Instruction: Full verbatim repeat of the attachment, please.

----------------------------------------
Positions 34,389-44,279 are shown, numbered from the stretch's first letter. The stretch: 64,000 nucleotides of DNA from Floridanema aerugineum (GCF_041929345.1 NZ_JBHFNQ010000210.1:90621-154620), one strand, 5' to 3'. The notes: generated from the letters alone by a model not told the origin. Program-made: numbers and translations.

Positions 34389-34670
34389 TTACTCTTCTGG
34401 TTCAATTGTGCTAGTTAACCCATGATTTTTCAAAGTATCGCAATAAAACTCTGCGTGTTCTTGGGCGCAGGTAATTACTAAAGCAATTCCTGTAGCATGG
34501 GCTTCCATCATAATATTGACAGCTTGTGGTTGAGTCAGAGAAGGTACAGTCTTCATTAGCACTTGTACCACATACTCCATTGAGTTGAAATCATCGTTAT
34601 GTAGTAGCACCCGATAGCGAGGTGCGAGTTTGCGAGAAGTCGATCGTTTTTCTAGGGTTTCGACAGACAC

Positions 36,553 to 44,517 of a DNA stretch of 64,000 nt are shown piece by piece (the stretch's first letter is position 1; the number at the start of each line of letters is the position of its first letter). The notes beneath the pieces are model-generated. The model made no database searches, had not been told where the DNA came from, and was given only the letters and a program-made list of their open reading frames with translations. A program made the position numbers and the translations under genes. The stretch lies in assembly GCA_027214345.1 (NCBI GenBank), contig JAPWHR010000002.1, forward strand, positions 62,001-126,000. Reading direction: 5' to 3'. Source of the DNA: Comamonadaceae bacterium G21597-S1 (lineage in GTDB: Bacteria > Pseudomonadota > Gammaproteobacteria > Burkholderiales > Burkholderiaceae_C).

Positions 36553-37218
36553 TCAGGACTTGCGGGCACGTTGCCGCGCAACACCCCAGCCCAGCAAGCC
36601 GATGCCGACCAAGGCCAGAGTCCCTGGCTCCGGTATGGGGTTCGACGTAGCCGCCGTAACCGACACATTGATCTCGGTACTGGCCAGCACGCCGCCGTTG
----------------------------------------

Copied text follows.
Positions 34,389-44,279 are shown, numbered from the stretch's first letter. The stretch: 64,000 nucleotides of DNA from Floridanema aerugineum (GCF_041929345.1 NZ_JBHFNQ010000210.1:90621-154620), one strand, 5' to 3'. The notes: generated from the letters alone by a model not told the origin. Program-made: numbers and translations.

Positions 34389-34670
34389 TTACTCTTCTGG
34401 TTCAATTGTGCTAGTTAACCCATGATTTTTCAAAGTATCGCAATAAAACTCTGCGTGTTCTTGGGCGCAGGTAATTACTAAAGCAATTCCTGTAGCATGG
34501 GCTTCCATCATAATATTGACAGCTTGTGGTTGAGTCAGAGAAGGTACAGTCTTCATTAGCACTTGTACCACATACTCCATTGAGTTGAAATCATCGTTAT
34601 GTAGTAGCACCCGATAGCGAGGTGCGAGTTTGCGAGAAGTCGATCGTTTTTCTAGGGTTTCGACAGACAC

Positions 36,553 to 44,517 of a DNA stretch of 64,000 nt are shown piece by piece (the stretch's first letter is position 1; the number at the start of each line of letters is the position of its first letter). The notes beneath the pieces are model-generated. The model made no database searches, had not been told where the DNA came from, and was given only the letters and a program-made list of their open reading frames with translations. A program made the position numbers and the translations under genes. The stretch lies in assembly GCA_027214345.1 (NCBI GenBank), contig JAPWHR010000002.1, forward strand, positions 62,001-126,000. Reading direction: 5' to 3'. Source of the DNA: Comamonadaceae bacterium G21597-S1 (lineage in GTDB: Bacteria > Pseudomonadota > Gammaproteobacteria > Burkholderiales > Burkholderiaceae_C).

Positions 36553-37218
36553 TCAGGACTTGCGGGCACGTTGCCGCGCAACACCCCAGCCCAGCAAGCC
36601 GATGCCGACCAAGGCCAGAGTCCCTGGCTCCGGTATGGGGTTCGACGTAGCCGCCGTAACCGACACATTGATCTCGGTACTGGCCAGCACGCCGCCGTTG